The polish documentary film « The Prince of the Dybbuk » received the Venice Classics Award for the Best Documentary won. Are Polish people becoming more interested and open to learn about the Jewishheritage of their country? 

As I said above, there is no Polish culture without Jews and Jewish culture. Many of the Polish directors, books, music were influenced by the Jewish tradition, made by Jewish Poles, so I think Poles are generally aware that their favorite poet has Jewish roots, and the Jewish subject is very present on every level in Poland. In the culture, heritage, politics, all the time. Though every generation has different tools to talk about the heritage, past, shared experience, memory and I think this generation wants to have a deeper conversation about it. Not only the “romantic” image of the Jew as a Fiddler on the Roof but the conversation about Polish Jews. About the identity, thoughts, religion, what does it mean to be a Polish Jew? What does it mean to me?

Do you think there has been a recent surge in archival driven documentary? What is your general view on the current state of the Polish doc industry. 

Unfortunately, I don’t have any statistics in this field but seeing what is going on around me I think there is a huge interest in the documentary work, but when you think about it, there always was. Even during the communist era, when people didn’t have access to the outside iron curtain world, people were curious and very creative, and the work of the documentalists from that period is really impressive.

What resources do you mostly use for your research? 

Archives, newspapers, business directories, immigration/emigration documents, testimonies, it depends.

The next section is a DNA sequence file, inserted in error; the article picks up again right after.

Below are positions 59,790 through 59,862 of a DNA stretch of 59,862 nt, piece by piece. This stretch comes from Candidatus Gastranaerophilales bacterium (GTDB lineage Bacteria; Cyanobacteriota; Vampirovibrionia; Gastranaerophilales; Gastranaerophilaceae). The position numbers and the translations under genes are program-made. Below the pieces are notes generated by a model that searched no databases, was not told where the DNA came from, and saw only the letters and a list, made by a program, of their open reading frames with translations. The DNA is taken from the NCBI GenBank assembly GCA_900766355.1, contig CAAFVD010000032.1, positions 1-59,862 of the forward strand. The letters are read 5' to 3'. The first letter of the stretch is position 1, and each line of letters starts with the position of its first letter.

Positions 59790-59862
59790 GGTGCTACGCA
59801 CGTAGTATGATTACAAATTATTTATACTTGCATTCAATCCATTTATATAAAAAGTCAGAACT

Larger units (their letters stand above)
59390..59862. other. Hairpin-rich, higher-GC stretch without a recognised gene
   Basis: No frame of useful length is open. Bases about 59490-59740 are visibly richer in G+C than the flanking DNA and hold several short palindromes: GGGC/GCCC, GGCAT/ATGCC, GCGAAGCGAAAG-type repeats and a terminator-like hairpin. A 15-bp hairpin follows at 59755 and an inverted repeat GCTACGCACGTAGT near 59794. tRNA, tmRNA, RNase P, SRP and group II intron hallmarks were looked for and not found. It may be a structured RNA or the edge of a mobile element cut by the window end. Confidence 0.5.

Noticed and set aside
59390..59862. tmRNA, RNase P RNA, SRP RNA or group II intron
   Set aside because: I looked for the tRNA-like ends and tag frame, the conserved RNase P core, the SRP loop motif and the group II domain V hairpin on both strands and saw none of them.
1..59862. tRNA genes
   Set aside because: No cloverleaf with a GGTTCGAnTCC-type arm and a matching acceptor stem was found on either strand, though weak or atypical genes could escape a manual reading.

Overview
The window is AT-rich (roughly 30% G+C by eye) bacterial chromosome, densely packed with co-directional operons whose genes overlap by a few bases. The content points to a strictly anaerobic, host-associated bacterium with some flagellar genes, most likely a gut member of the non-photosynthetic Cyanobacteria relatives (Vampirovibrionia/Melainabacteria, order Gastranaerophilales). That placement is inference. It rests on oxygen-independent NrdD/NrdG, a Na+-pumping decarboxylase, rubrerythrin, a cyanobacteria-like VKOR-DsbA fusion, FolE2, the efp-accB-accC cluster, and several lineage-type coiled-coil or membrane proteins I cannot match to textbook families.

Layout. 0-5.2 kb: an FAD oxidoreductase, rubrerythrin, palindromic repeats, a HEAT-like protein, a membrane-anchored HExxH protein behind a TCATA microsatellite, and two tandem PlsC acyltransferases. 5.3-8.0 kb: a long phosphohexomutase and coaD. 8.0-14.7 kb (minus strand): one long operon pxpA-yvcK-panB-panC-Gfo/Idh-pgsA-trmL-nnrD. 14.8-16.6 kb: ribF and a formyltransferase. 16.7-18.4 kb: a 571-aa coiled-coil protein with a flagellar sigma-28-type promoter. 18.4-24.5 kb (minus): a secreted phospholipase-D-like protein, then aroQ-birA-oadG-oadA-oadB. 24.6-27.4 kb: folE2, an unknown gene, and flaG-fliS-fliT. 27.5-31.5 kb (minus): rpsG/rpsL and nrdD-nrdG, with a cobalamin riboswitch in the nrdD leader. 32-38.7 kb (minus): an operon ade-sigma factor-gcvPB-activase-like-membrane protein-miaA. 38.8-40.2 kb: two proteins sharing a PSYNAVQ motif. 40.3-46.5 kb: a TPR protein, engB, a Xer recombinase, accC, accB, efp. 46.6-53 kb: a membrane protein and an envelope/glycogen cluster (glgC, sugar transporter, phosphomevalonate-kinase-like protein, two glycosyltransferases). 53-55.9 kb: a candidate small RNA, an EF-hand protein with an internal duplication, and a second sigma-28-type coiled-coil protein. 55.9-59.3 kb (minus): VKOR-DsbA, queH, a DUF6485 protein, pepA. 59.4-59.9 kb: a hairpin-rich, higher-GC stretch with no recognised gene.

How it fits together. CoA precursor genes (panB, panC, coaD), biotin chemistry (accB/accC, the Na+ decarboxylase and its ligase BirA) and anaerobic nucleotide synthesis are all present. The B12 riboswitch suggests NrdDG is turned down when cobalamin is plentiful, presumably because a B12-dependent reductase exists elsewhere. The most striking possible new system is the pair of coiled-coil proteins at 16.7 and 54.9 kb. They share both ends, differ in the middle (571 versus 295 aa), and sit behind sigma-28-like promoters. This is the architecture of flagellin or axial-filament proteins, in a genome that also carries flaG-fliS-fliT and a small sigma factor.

Could you tell us a bit more about the profession of Archive Researcher in Poland? 

The world of researchers are divided into the one who is doing it professionally in the archives, libraries, public institutions and they are not very well paid. And then there is a second group – private researchers who make a lot of money for doing research and among this group you have another subgroup very devoted and passionate about their work, and the second one who is mainly focused on the financial aspect. Today overall it’s much better, but sometimes you can still see the remnants of the “homo sovieticus”/communist in the behavior in the archives but it’s getting better 🙂

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What is the archive discovery you are the most proud of? 

I know maybe it’s stupid, but I am collecting pictures of T?omackie Street and Great Synagogue in Warsaw, and recently I found an extremely rare picture of T?omackie street. But every day at my work as a genealogist I see small miracles. Sometimes are bigger like founding two sisters separated 70 years ago, but sometimes the location of the house of the family, or occupation or university file with handwriting is something really special for me.

Can you give us a sneak peek into a project you are currently working on? 

There is a chanukia (candelabra for Chanuka)  in a Diaspora Museum in TLV and they claimed is from the Great Synagogue in Warsaw. In my humble opinion, it’s not from our synagogue and I am trying to prove it. Though it will be a long process we will what will happen. I have few very interesting genealogical cases but can’t talk about it without the permission of our guests. So more to come, stay tuned!

Archive Researchers, Documentary Festivals, Rare footage

MIPDoc2018: Key takeaways from Archive Valley’s panel​ talk with James Hunt and Thorsten Pollfuss


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Archive Valley was thrilled to attend MIPDoc 2018. The event, dedicated to non-fiction programming, hosts 700 participants from over 50 countries—making it a perfect stage for Archive Valley to showcase our passion for archival footage and research. Our CEO Melanie Rozencwajg worked with an amazing team behind the event to organize and lead a panel discussion about the enormous potential of rare archives, and how they empower storytelling through unique global perspectives. The title of the panel was “Archives & Storytelling: Unearthing Unique Footage at a Global Scale.”